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Green light for ethical investments

Green light for ethical investments

Category: Investments

Updated: 15/10/2009
First Published: 15/10/2009

This article was correct at the time of publication. It is now over 6 months old so the content may be out of date.

Interest in green and ethical investments appears to be growing, after it was revealed their performance was at least as good as that delivered by other investments.

According to research from Ethical Investment Research Services (EIRIS), 90% of wealth managers reported that their portfolios of responsible investments had been performing either the same or better than their other portfolios.

A charge often levelled at ethical investors is that they are effectively sacrificing profits for their principles; according to the research, this seems not to be the case.

The survey also found that the financial crisis had helped to heighten the awareness of environmental, social and governance issues amongst investors.

As a consequence, 30% of respondents said the crisis had led to them being more likely to offer responsible investments to their clients; 60% said they were just as likely.

Speaking to, Penny Shepherd MBE, chief executive at UKSIF (UK Sustainable Investment and Finance), said that investors choose green and ethical investments both for financial performance and because they want to make a difference with their money.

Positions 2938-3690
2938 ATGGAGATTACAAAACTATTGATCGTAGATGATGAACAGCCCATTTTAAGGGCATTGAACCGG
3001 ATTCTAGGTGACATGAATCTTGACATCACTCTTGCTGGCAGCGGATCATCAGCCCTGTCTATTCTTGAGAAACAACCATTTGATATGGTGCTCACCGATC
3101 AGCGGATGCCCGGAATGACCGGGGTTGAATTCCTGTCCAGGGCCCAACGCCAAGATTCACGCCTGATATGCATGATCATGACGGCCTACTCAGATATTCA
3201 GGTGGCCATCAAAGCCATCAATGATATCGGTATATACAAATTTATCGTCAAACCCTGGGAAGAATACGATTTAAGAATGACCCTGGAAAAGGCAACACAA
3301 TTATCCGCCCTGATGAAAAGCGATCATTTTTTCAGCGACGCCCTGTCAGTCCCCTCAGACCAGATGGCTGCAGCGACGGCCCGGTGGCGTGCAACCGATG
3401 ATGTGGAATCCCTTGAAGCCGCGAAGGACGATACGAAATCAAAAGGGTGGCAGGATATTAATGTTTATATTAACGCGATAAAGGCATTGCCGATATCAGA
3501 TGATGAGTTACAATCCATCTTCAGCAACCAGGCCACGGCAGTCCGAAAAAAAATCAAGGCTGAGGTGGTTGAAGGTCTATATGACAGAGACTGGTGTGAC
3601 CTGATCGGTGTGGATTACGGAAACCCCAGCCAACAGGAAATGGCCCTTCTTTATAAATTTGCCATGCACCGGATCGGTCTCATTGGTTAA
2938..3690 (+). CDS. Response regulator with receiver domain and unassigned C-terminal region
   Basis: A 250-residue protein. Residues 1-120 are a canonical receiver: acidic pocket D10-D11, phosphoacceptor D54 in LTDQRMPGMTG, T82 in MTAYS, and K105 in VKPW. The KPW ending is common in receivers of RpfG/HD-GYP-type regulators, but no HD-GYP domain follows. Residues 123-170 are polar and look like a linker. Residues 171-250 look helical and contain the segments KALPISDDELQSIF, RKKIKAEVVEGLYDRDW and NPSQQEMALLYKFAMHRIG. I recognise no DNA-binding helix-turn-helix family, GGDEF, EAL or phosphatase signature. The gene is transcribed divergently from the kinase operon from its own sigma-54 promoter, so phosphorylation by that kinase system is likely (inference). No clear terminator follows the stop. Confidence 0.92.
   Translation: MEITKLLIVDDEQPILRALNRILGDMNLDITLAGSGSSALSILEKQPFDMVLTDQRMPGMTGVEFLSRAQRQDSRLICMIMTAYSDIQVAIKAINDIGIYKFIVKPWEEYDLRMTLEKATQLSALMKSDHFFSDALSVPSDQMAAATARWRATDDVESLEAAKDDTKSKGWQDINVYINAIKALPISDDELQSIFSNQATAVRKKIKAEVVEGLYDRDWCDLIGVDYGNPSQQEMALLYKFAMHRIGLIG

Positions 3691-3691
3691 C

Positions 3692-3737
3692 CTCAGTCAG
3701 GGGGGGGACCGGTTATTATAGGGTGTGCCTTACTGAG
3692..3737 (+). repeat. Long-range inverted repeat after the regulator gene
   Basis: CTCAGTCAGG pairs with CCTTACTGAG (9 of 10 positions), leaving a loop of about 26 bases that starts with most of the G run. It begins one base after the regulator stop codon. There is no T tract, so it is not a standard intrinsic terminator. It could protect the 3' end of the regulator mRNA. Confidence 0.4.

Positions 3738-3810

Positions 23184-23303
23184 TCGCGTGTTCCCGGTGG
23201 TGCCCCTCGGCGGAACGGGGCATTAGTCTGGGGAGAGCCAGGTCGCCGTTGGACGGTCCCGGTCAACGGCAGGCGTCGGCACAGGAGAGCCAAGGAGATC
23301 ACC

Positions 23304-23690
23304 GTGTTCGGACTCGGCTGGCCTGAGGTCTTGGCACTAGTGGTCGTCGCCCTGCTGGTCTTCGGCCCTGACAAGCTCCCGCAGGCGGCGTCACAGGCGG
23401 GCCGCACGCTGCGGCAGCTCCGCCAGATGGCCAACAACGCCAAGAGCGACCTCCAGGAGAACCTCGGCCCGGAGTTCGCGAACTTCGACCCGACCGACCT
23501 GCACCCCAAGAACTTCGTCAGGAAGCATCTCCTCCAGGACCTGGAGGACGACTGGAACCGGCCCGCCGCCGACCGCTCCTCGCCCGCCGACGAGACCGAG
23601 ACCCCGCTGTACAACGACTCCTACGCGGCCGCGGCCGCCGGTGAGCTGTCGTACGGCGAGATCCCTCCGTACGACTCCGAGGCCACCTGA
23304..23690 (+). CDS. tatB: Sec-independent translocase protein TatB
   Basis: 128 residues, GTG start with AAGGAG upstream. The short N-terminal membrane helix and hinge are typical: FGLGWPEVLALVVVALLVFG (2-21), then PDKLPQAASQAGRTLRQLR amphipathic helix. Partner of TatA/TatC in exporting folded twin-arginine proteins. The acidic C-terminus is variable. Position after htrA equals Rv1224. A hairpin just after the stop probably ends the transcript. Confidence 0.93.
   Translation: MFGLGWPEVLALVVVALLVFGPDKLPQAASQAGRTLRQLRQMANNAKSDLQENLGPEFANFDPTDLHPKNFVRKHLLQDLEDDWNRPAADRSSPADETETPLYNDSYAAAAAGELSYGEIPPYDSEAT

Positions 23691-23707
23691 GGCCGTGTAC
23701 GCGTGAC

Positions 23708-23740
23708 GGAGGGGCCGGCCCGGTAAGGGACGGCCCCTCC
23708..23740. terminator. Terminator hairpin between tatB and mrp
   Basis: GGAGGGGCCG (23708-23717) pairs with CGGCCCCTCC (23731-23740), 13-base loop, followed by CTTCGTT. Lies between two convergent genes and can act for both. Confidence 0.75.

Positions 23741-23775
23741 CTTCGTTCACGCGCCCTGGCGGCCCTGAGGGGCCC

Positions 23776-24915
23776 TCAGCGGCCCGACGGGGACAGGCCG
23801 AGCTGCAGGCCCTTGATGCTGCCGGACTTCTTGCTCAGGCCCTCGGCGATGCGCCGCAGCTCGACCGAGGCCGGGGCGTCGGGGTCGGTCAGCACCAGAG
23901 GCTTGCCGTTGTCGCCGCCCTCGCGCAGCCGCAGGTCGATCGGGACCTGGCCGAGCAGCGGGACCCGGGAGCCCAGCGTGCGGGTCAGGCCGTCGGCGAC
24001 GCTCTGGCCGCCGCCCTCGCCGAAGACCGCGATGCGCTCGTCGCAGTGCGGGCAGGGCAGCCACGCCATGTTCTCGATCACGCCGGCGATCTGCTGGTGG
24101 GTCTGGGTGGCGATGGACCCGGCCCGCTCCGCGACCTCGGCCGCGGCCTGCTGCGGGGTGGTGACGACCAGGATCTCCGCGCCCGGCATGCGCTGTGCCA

"Some people pick green and ethical investments just because this makes good financial sense in today's changing world. But more and more investors also want their investments to make a positive contribution to society and the environment."

As to whether ethical investments will continue to deliver the goods, she noted that a track record going back over 25 years had demonstrated that they can perform across a range of market conditions.

"Green and ethical investments may outperform non-ethical investments in the future because they address the implications for business of tomorrow's major social and environmental challenges, such as the impact of climate change or an ageing society," she added.

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